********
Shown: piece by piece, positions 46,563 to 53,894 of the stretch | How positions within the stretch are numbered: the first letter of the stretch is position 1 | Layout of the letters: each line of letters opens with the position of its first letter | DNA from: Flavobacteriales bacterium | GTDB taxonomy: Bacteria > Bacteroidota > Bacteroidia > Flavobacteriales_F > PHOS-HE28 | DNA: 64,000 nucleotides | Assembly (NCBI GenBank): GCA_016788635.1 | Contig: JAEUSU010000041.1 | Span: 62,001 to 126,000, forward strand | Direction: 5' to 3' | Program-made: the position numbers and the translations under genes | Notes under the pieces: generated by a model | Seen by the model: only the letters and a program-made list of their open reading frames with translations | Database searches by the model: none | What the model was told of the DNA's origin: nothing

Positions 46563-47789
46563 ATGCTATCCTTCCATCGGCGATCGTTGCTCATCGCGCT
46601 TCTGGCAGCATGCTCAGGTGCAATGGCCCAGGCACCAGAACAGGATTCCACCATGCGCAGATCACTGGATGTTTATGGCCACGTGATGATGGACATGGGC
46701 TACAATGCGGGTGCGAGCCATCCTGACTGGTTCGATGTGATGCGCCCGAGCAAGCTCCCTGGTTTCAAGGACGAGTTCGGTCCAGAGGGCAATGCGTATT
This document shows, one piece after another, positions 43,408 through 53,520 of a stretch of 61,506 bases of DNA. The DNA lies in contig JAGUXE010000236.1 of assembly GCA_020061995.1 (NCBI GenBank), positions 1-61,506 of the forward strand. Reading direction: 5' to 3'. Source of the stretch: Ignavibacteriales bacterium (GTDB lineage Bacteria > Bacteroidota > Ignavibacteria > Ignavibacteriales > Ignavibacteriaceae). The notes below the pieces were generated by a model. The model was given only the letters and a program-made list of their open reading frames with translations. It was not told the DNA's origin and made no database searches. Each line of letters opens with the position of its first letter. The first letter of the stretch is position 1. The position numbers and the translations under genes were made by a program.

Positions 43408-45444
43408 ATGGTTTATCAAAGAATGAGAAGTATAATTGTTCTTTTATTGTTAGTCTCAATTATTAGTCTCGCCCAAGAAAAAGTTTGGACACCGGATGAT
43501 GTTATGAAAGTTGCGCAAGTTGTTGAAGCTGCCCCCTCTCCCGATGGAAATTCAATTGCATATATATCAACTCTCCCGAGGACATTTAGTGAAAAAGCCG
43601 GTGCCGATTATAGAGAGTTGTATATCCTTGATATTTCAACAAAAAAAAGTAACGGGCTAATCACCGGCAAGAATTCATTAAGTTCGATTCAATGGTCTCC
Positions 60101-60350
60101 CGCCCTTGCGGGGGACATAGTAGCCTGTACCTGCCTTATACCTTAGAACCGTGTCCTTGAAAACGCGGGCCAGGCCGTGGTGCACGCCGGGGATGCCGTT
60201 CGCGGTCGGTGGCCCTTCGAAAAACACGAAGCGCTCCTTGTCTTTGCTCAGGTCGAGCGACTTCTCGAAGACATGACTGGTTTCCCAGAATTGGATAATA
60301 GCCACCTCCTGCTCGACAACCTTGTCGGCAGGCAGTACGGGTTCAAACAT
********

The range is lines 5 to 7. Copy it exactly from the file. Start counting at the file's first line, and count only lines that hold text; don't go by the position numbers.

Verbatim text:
46701 TACAATGCGGGTGCGAGCCATCCTGACTGGTTCGATGTGATGCGCCCGAGCAAGCTCCCTGGTTTCAAGGACGAGTTCGGTCCAGAGGGCAATGCGTATT
This document shows, one piece after another, positions 43,408 through 53,520 of a stretch of 61,506 bases of DNA. The DNA lies in contig JAGUXE010000236.1 of assembly GCA_020061995.1 (NCBI GenBank), positions 1-61,506 of the forward strand. Reading direction: 5' to 3'. Source of the stretch: Ignavibacteriales bacterium (GTDB lineage Bacteria > Bacteroidota > Ignavibacteria > Ignavibacteriales > Ignavibacteriaceae). The notes below the pieces were generated by a model. The model was given only the letters and a program-made list of their open reading frames with translations. It was not told the DNA's origin and made no database searches. Each line of letters opens with the position of its first letter. The first letter of the stretch is position 1. The position numbers and the translations under genes were made by a program.

Positions 43408-45444